With a piercing train whistle and the husky whoosh of steam, the 1880 Train pulls into the Keystone train
station several times a day between May and September. After a shopping break, and a new load of passengers, the train heads back to Hill City. It’s an experience that modern visitors still find fascinating.
The hulking locomotive looks a bit out of place amid the shorts-and-sandals crowd of summer Keystone. But in fact, the 1880 Train is right at home in the Black Hills. The railroad line between Keystone and Hill City was constructed in the 1890s (not the 1880s, but that’s another story) and served the region’s miners, merchants, and tourists for decades.
By the late 1940s, transportation had changed. Highways had improved, making the automobile a better way to move people. Diesel had replaced steam. Short lines were no longer needed.
But William B. Heckman, a public relations man with a nostalgic streak, believed “there should be in operation at least one working steam railroad, for boys of all ages who share America’s fondness for the rapidly vanishing steam locomotive.” He led a group that created Black Hills Central Railroad, and by 1957 the old Klondike Casey was pulling passengers in two open-air coaches up the old Hill City line. The great flood of 1972 wiped out much of the line, and it was rebuilt — but not at the Keystone end.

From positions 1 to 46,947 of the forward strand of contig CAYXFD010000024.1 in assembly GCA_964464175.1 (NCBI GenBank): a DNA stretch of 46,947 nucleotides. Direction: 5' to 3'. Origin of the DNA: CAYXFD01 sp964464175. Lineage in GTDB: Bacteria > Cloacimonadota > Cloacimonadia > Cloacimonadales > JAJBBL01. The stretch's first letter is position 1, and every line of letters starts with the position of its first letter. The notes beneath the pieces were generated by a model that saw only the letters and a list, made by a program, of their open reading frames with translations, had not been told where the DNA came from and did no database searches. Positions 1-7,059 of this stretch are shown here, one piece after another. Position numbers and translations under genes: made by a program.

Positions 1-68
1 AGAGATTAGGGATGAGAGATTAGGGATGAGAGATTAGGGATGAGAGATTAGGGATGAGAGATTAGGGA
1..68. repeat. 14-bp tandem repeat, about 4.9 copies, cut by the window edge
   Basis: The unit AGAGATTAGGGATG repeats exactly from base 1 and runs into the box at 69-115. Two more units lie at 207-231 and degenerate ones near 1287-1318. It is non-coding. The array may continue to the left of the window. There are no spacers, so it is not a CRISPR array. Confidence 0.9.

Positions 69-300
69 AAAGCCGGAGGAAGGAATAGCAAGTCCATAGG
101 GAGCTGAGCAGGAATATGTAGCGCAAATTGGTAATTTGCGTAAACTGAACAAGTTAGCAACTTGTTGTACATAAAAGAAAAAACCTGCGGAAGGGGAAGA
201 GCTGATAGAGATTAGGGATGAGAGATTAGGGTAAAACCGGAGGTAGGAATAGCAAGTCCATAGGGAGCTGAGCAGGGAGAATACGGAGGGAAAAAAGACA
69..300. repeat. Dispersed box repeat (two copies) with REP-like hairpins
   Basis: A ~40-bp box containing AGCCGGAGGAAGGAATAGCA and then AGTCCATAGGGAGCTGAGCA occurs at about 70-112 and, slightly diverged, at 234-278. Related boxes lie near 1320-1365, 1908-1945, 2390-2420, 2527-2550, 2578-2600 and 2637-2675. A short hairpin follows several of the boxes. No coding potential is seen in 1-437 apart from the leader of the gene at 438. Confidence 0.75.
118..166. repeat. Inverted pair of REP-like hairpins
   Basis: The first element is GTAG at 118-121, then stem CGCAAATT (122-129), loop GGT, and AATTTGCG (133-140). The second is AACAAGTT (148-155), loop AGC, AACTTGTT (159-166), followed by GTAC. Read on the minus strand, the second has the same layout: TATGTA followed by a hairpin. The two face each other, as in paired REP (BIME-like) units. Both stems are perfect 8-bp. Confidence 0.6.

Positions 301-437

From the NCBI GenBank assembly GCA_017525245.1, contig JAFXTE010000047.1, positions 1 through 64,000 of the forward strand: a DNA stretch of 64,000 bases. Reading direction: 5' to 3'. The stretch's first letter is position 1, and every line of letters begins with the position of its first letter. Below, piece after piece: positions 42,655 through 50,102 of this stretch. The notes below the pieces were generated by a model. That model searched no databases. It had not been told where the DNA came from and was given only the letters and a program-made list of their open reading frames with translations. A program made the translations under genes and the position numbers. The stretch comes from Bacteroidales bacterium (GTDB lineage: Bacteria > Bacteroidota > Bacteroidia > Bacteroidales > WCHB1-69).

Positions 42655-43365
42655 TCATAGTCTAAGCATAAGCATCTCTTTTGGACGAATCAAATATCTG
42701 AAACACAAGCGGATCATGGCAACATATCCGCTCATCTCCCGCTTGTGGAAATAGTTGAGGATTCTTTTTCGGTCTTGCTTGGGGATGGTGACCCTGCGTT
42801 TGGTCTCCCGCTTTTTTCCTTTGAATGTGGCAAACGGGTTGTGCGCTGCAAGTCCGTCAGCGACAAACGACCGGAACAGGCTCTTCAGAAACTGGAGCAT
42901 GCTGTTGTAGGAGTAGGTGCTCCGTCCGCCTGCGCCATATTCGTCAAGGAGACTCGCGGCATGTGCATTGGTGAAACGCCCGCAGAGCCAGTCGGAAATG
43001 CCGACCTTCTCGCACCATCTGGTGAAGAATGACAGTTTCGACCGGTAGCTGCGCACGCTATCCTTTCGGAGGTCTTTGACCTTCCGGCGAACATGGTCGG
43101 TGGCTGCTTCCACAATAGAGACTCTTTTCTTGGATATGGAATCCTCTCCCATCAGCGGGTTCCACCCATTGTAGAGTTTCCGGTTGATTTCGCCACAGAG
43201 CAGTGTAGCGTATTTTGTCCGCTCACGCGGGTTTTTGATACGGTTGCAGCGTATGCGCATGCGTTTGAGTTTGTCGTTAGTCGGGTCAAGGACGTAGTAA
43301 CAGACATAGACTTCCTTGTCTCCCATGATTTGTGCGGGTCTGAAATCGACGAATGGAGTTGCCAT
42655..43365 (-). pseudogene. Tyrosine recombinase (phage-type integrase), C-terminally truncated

In 1990, Robert and JoAnna Warder bought Black Hills Central Railroad and began the revival of the business that continues today. Craftsmen now work year-round to restore train cars. A number of special events such as wine tours, Mothers Day runs, fall color tours and holiday runs have been added. And in 2001, the track was restored to downtown Keystone.
So 50 years after it began, the 1880 Train is fulfilling Heckman’s dream of keeping the steam train experience alive for new generations.